If there is a flaw in Arsene Wenger's make-up, it comes with his reaction to a major setback.
Few doubt that the brilliant Arsenal manager is one of the finest coaches in the world game, with his reputation as the master moulder of young talent secure whether his side end up collecting any silverware this season or not, yet when it comes to finding a way of rallying his troops when they have received a blow to the egos he has inflated, Wenger may have something of a blind spot.
You see, Monsieur Wenger has become one of the game's top winners purely on the basis that he is long established as one of its worst losers and his attitude of angst and frustration following a rare setback can rub off on his players in a manner that damages them severely.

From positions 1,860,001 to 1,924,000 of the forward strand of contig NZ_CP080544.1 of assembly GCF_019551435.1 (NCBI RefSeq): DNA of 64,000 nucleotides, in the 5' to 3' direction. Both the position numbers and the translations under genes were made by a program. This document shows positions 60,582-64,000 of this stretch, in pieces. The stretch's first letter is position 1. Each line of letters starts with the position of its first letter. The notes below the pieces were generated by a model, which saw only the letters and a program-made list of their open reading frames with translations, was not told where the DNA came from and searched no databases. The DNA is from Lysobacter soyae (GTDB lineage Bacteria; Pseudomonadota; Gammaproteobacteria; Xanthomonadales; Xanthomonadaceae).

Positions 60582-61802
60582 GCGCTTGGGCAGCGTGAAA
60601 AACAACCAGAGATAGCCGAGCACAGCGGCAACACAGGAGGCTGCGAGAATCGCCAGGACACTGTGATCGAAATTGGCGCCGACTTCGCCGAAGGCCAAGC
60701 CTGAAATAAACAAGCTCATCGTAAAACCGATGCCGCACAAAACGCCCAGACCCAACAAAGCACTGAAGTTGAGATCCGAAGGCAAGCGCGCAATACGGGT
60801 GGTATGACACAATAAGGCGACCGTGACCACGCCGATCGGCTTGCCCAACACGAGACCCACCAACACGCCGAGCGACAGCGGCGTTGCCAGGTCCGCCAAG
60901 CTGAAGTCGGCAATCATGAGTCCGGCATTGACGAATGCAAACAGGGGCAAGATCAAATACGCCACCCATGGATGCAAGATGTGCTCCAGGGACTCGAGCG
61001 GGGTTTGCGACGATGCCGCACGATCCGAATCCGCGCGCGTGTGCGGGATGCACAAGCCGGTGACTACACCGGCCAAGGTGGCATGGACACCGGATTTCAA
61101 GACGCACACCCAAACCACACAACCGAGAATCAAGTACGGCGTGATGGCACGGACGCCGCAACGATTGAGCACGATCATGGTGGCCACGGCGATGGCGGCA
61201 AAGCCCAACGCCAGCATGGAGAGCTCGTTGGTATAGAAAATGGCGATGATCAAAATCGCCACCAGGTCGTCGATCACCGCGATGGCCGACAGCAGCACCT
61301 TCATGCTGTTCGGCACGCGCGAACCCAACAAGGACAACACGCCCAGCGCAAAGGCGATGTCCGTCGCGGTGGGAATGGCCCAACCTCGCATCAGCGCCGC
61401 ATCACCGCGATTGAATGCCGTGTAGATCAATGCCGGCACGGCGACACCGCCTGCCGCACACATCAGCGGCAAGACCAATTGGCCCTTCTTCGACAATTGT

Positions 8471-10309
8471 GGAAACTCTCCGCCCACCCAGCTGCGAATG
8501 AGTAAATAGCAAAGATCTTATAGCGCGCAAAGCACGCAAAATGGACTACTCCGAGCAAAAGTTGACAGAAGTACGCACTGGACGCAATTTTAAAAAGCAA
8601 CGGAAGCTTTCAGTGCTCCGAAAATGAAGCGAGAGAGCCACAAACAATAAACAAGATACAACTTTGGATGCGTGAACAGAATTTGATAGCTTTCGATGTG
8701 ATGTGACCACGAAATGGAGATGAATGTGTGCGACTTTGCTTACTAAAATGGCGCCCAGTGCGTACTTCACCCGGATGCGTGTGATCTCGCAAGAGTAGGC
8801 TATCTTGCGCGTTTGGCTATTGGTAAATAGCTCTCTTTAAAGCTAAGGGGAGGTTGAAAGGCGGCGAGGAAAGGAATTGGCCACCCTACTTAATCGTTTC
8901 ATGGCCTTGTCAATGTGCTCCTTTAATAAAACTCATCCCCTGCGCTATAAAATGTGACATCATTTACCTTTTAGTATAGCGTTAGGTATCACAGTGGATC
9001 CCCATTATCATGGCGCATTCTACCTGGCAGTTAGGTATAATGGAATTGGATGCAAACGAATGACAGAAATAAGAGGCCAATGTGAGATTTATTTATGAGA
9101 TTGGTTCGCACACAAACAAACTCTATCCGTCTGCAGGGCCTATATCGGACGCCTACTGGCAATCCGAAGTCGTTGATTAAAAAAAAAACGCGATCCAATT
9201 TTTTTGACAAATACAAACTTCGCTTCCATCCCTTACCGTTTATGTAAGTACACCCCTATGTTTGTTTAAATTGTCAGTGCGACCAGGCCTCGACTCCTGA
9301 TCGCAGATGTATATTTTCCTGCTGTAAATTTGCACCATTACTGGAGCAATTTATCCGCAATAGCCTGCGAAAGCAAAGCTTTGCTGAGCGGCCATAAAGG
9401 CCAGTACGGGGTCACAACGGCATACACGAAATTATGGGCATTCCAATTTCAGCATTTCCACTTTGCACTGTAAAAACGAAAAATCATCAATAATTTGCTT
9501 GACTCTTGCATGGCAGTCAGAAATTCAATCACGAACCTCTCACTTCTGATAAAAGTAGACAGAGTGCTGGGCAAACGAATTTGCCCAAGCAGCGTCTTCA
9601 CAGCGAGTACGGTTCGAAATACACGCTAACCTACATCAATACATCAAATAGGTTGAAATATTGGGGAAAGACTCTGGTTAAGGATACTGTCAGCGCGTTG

Take the game at Old Trafford back in 2004 that saw his side's record-breaking 49-game unbeaten run come to an end. Instead of dusting himself down and remaining focused on the job in hand, he lost his cool and his players then try to react with anger an aggression rather than the silky football that makes them a great side.
'We cannot play when we are full of hate,' Wenger muttered to the media on Friday, yet after his afternoon from hell at Birmingham last Saturday, you always suspected this was going to be the most severe test of Arsenal's status as major contenders for the Premier League title.
The horror of Eduardo's tackle was compounded by the pathetic antics of captain William Gallas as he threw an almighty and tearful tantrum as the final whistle blew at St Andrews, leaving the dark horses for the title all season in a position where they needed to reaffirm their intent against a gritty Aston Villa side.
The 'let's do it for Eduardo' cry was noble, but the reality is Arsenal have a history of failing to bounce back when they feel as if the world is against them and thus was the case against a Villa side who were in no mood to show any sympathy.